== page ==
Beeswax – makes this deodorant thick enough to apply using a tube style container. You can leave it out and tinker with the ratios of arrowroot and clay to make it a thick paste to apply with your fingers. Or, you can use a smidge less beeswax and apply it like a salve, if you’d like to avoid a plastic container altogether. (See the next note.) Vegans can use roughly half as much candelilla wax instead.
Essential Oils – mostly for scent, but tea tree is antimicrobial and lavender is skin soothing. You can use other scents, if you prefer.
This recipe does not contain baking soda, since many people find it irritates their skin. You can add some in though, if you’d like, swapping out some of the kaolin clay or arrowroot powder.
The consistency, scent and texture of your basic ingredients will vary depending upon where you bought them, how they’ve been stored, what season it is and so forth. Everything in this recipe is adjustable and flexible. Don’t be afraid to remelt and change up things if you find it too soft, too hard or not exactly as you’d like it to be!
About plastic containers:
Normally, I try to avoid storing homemade body products in plastic, however, some old deodorant tubes are what I had on hand to use and for some reason, that didn’t cross my mind as it normally would.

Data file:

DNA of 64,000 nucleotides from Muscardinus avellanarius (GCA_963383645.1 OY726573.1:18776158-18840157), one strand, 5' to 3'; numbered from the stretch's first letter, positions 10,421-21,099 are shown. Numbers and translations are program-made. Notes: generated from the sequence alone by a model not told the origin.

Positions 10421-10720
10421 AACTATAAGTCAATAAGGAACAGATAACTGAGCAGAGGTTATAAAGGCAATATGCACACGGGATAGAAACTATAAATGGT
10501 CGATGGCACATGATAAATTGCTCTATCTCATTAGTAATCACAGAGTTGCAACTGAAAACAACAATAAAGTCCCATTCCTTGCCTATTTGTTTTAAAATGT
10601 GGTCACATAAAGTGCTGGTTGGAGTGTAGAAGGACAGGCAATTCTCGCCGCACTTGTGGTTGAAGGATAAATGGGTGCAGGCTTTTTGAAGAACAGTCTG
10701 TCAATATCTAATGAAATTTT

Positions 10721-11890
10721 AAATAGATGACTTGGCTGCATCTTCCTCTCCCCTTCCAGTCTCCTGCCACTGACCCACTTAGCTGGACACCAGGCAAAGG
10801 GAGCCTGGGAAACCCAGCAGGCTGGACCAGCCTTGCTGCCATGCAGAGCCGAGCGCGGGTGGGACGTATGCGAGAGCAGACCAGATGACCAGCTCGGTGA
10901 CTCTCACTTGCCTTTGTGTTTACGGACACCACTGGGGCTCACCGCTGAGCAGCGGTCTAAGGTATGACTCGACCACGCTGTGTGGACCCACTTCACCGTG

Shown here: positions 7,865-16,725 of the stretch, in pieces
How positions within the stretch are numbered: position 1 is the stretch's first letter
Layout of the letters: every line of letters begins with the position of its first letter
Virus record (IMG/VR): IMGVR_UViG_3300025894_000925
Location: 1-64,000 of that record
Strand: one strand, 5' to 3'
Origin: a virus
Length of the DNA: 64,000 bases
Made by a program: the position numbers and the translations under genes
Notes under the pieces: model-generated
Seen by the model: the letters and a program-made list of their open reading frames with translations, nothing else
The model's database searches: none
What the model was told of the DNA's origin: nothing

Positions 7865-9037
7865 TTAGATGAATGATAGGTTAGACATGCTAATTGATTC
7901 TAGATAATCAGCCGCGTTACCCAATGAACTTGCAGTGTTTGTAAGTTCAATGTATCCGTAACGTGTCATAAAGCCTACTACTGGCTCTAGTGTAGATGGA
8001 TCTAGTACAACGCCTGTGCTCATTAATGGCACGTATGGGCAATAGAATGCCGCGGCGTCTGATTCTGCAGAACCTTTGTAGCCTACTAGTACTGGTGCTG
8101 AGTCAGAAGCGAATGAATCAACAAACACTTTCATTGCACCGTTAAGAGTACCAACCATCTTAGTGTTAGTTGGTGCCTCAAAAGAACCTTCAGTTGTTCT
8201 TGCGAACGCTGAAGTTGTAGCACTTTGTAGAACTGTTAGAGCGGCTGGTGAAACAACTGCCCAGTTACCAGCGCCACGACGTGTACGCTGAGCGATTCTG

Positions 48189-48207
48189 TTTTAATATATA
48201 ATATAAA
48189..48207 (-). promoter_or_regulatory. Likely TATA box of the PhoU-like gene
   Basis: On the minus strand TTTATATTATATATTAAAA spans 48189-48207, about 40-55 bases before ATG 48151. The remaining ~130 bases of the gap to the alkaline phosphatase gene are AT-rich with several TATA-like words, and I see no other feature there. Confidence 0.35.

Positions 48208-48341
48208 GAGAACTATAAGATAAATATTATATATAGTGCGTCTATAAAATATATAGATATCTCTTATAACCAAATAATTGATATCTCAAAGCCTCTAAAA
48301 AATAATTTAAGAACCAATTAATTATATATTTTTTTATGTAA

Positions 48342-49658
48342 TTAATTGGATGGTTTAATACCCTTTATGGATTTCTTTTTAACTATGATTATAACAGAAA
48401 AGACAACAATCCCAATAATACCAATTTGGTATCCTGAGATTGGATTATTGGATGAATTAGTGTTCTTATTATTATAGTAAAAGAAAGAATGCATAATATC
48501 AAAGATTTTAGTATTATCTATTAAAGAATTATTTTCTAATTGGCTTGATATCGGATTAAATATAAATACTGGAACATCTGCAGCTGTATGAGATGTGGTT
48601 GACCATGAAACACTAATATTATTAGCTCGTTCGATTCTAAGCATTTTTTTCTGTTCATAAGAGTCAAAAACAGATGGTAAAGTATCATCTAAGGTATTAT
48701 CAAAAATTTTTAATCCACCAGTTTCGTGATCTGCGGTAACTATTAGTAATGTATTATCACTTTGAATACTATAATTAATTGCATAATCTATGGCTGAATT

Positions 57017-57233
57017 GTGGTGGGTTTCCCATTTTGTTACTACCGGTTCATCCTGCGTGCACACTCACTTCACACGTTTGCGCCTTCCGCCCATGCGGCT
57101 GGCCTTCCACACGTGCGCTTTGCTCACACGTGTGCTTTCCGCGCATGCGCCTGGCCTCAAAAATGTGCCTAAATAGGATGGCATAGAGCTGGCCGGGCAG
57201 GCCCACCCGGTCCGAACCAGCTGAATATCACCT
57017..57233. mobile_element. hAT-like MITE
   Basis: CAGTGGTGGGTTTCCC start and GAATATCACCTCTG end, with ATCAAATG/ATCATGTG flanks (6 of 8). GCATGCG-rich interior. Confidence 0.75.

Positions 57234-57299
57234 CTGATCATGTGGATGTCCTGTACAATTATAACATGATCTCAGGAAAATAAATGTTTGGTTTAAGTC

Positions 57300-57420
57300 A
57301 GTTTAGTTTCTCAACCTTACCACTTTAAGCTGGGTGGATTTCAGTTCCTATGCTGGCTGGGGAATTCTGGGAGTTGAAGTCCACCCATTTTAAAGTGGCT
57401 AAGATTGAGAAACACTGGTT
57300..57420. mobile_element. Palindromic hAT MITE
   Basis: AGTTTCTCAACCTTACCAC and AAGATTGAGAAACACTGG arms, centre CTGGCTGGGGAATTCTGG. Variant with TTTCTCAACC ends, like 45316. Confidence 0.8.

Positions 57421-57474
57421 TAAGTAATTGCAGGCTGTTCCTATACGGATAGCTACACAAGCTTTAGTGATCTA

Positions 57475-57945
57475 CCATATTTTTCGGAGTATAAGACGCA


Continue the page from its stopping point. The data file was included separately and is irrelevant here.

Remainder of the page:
Not long after making and using though, the disconnect between combining a plastic container with a product I was hoping would help with my higher risk of breast cancer (my mom & grandma had it pre-menopause) finally dawned on me, so I scooped it out and now keep it in a glass container.
DIY Herbal Deodorant for Women’s Health
- 1/4 cup (45 g) herbal infused coconut oil
- 1 tablespoon (13 g or .5 oz) neem oil
- 1 tablespoon (13 g or .5 oz) hemp or other favorite light oil
- 1/4 cup (27 g or 1 oz) beeswax (or 1/8 cup candelilla wax, if vegan)
- 1/4 cup (50 g or 1.8 oz) shea butter (or mango, cocoa, etc)
- 1 tablespoon (11 g or .4 oz) arrowroot
- 1 tablespoon (6 g or .2 oz) kaolin clay
- 15 to 20 drops tea tree oil
- 30 to 60 drops lavender essential oil (adjust or omit depending on preference)
- 20 to 30 drops litsea or other favorite essential oil, for scent
This batch filled two empty 2.6 ounce deodorant containers similar to these at Amazon, with a tiny bit leftover.
Using a heat proof glass jar or container, combine the coconut, neem and hemp oils with the beeswax and shea. Set the container or jar into a saucepan containing a few inches of water.
Set the pan over a medium-low burner until everything is melted. (Don’t melt too long or at too high of a heat, or your shea butter may get grainy.)
Stir in the clay, arrowroot and essential oils. The mixture will thicken, but let it cool a bit, stirring frequently, before spooning into tubes (or glass jars if applying with your fingers.) If you don’t, the clay and arrowroot may settle to the bottom as it cools instead of being incorporated throughout.
Let the deodorant set up until firm.
Rub a thin, single layer under each arm. You do not want to push hard or slather this on, a little bit will go a long way!
Wait a few minutes before dressing after use, to allow it to absorb into the skin a bit. I haven’t had any staining from this deodorant, but I live in t-shirts so am not sure how it will do with fancier clothing.